Reb Chanina said: If one sees a well in a dream, he will behold peace.
Reb Chanan said: There are three dreams that signify peace, namely, a river, a bird, and a pot. (Berochos 56b)
Water is symbolic of peace. Two droplets fuse together, intermingling with one another to combine into a single drop. Their previous identity is forgotten as they join together to form one united body. To enact this transformation there is an exchange between the two. The drops engage in a session of give-and-take until they blend. If each droplet were to stand its ground, no mixing would take place, but the nature of water is to permit others to encroach on its turf.
The test of a strong relationship is how well it functions when differences arise. People who can cooperate and contain themselves in favor of the relationship, will find a workable solution. Those who place their own wants front and foremost will likely fail.
If true peace is to take root it is necessary for the parties to exercise restraint. Compromise of one’s desires is the starting point of a successful union. From this core, partnerships will flourish and their synergy will produce results greater than the sum of their parts. But, this is only possible if they begin by limiting the self and sharing the stage.
There are four main categories of Sacrifices: Sin, Guilt, Burnt and Peace. The Burnt Offering is consumed by the Altar in its entirety. The Sin and Guilt Offerings are shared between the Altar and the Priests. The Peace Offering is eaten by the owners, priests and the Altar, each group receives a share. In fact, it is due to its wide distribution that it is named Peace Offering.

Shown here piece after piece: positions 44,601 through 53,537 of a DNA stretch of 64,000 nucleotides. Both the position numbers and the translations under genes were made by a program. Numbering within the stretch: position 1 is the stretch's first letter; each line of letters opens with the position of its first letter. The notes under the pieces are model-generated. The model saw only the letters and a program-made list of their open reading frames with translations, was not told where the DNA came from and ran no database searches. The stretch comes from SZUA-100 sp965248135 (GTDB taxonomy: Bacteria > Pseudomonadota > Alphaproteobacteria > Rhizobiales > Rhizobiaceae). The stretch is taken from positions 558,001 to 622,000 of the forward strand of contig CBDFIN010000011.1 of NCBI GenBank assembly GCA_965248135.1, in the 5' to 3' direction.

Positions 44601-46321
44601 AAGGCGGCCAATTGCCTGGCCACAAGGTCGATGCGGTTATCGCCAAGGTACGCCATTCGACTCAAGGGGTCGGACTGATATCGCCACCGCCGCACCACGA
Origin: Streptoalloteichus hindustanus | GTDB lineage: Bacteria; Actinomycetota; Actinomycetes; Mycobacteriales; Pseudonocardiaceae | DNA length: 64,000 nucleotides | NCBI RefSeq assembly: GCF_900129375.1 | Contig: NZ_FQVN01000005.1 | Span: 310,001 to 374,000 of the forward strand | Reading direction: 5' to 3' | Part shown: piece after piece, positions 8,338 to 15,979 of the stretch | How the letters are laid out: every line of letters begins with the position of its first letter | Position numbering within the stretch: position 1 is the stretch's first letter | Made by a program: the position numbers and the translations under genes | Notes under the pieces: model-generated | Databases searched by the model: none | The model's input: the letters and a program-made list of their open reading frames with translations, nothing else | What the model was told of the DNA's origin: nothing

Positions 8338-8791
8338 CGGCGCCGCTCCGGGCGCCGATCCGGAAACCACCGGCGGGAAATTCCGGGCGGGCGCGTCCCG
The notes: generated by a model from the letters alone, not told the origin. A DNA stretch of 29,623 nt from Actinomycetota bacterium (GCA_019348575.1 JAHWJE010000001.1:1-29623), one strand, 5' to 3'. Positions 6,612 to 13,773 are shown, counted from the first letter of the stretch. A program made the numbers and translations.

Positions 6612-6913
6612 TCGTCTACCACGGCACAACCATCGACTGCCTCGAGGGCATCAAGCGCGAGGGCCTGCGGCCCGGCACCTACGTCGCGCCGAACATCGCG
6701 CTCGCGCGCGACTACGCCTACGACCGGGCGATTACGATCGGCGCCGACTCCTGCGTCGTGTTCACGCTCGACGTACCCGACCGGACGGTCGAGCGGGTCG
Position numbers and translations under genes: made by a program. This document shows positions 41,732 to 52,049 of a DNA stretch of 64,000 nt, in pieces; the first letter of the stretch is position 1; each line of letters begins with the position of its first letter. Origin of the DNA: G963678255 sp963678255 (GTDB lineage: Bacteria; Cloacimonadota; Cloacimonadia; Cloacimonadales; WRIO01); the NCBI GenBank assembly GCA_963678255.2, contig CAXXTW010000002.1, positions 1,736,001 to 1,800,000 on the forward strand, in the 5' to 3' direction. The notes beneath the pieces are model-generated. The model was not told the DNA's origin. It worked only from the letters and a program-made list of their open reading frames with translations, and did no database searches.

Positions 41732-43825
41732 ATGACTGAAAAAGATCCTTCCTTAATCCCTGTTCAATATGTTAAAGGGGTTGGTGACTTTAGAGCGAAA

They are called Shlomim because they bring about harmony (Sholom), some portions of the sacrifice go to the Altar, to the Kohanim, and to the owner. (Toras Kohanim 3:156)
When the Torah introduces the Peace Offering there is a subtle departure from the standard expression:
“If his offering is a peace zevach” (Vayikra 3:1)
No other Korban is called zevach – a slaughtered animal, only the Peace Offering is referred to as a butchered item. Slaughter is synonymous with the sacrificial Peace Offering (Shemos 18:12, 24:5). Similarly, when Yaakov and Lavan made peace they celebrated by eating ‘slaughter’; once again this word features in the context of reconciliation and creating friendship.
Peace can begin if each party is prepared to slaughter i.e. people are ready to restrict and constrain themselves. When their counterparts are given freedom to express their inner selves it will be possible to harmonize with one another.